June 8, 2017
My mother is in hospice and in the final weeks of her life. Yet my husband’s brother and wife have asked if they can stay at our house for a weekend visit soon. I also receive invitations from family and friends who should know that now is not a good time to ask me to parties or other events. What are the rules for giving grieving people space (even before the actual demise) without forcing them to repeatedly explain what they are going through?
We all suffer losses that knock us out — whether they are traditionally expected to or not. (We know what we feel, right?) My mother’s dying was such a loss, and it sounds as if yours is, too. I am sorry for you. But hunting for rules and (perhaps) the small satisfaction of finding tone-deaf friends and relatives in breach of them seems like the wrong tack. Some may be reaching out to support you.
Let’s create a better game plan. Delegate chores and ignore voluntary activities to maximize time with your mom and take care of yourself when you are not with her. Enlist your husband as your partner. He can cancel his brother’s visit. Now is the definition of “an inconvenient time.”
You also enjoy complete dispensation to ignore social calls and party invitations. They are not life-or-death; time with your mother is. Circle back when you have time and feel better. If you are temperamentally unable to leave calls and emails unreturned, ask your husband or a pal to be your amanuensis. You will be shocked at how compassionate people are. We all grieve. And thoughtlessness is often a temporary failing.
Quitting? Tell the Boss First
I am 27 and have been at my job for 18 months. I love it, and I’m close with my co-workers. But I have decided to move with my boyfriend of several years to the West Coast. He was admitted to a good graduate program there. I am happy about the move; there are plenty of opportunities in my industry. But I am struggling with telling my co-workers. Can I tell them before I speak with my boss? (When should I tell him?) It feels like I’m hiding things from my friends.
Speaking (again) of my mother, a secret, she used to say, is just a head start. It will get out, even among friends. And your boss should hear the news of your departure from you. Do not tell your co-workers first. I get that this puts you in an awkward position with them, but life is sometimes awkward.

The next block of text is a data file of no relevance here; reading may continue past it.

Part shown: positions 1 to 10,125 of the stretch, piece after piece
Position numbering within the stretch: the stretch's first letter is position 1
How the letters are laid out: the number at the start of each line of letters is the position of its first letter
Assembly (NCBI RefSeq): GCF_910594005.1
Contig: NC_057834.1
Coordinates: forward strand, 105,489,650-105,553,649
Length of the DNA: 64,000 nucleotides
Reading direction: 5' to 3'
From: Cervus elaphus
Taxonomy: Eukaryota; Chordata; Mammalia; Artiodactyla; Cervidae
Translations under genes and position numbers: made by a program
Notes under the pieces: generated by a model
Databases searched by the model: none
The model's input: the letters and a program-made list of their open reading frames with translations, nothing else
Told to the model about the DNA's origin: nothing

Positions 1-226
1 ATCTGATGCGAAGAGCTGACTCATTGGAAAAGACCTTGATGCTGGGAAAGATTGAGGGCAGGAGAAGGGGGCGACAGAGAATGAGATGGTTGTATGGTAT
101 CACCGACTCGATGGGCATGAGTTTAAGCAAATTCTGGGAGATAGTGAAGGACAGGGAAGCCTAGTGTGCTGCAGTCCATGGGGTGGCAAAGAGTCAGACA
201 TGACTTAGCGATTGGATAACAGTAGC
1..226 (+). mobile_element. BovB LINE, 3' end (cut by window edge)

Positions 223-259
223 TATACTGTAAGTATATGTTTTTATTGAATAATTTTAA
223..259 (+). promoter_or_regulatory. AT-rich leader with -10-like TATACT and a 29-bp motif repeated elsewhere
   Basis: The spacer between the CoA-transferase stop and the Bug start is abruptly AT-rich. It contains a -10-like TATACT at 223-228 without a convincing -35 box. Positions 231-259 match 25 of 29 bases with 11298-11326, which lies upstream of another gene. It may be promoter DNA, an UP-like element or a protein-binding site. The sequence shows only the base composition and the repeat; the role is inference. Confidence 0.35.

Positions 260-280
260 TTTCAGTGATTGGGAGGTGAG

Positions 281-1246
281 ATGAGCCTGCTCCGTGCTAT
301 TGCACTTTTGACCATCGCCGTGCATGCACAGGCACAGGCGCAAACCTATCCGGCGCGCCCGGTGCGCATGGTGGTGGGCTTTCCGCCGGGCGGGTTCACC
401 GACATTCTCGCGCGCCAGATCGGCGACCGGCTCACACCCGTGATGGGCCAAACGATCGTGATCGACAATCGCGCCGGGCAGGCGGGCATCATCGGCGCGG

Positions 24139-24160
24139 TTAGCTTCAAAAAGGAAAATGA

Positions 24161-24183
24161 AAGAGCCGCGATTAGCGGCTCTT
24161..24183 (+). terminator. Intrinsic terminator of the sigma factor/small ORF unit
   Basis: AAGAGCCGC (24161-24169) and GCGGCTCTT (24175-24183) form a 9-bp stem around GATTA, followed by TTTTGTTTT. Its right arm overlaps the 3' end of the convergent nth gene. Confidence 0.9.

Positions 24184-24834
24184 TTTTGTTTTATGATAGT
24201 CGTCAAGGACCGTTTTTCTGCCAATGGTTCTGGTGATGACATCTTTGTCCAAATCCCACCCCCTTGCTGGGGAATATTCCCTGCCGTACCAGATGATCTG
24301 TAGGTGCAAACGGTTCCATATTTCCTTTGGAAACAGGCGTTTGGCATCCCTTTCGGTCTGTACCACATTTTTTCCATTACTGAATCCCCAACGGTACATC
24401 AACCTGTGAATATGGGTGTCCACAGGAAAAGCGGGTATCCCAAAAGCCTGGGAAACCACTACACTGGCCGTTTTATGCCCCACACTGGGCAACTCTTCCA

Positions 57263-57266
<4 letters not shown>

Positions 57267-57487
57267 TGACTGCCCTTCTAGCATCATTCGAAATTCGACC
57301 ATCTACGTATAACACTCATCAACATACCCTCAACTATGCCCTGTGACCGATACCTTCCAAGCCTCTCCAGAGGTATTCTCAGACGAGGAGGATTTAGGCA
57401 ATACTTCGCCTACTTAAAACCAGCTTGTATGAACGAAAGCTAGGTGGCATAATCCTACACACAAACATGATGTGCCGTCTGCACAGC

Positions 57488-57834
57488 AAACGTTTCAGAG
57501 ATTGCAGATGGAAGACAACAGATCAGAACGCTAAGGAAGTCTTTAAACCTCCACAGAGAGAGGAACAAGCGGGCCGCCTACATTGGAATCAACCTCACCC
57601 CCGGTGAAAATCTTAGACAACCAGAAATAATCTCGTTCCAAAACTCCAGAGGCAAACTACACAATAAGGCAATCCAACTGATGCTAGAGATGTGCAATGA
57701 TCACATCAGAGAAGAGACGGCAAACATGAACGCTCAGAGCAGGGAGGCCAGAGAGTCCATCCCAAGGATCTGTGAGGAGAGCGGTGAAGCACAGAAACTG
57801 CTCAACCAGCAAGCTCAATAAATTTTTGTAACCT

Speak with your boss between two and four weeks before your intended final day at work. You want to give him enough time to replace you, but not so much that you begin to resemble dead wood. Thank him for your great experience and tell him about your relocation plan. If it sounds as if I am asking you to walk on eggshells, I am. I have seen workers — without legal protection — be terminated on the day they gave notice. We want a happier landing for you and ideally, a reference for your West Coast gig.
A Substitute for Shaking Hands
I have developed arthritis in my hands to the extent that shaking them is painful — and really painful when the other person has an iron grip. What is the best way to avoid this? Offering my left hand doesn’t work; my arthritis is just as bad. And when I say I have arthritis, it often doesn’t register. The other person looks puzzled or offended.
In a slightly mortifying third reference to my mother, let me tell you how she handled this problem. (It looked elegant from a distance.) When people extended their hands to shake, she would lightly squeeze both of their upper arms (beneath their shoulders and above their elbows) and say: “Shaking hands bothers my arthritis, but it’s lovely to see you.” For sporty types, there is also the fist bump. But that has never been my thing.
Sidestep the Grudge Match
Two years ago, my mother and my aunt (her sister-in-law) fought over a clumsy comment my mother made about a mutual friend. I would have expected things to have blown over by now; they have not. My mother refuses to speak with my aunt and has banned my father and me from speaking with her, too. My aunt is coming to my town — not where my mother lives — and I would like to see her. But I would hate to betray my mother, and she would be heartbroken if she found out. What do I do?
Your mother is acting like a petulant child. (Perhaps your aunt is, too.) That is their right. But adults may not ban each other from speaking with other adults. Have a nice lunch with your aunt. Make sure to avoid any discussion of her squabble with your mother. That is not your business. If your mother has a problem with this, refer her to me. Loyalty does not extend to silly grudges.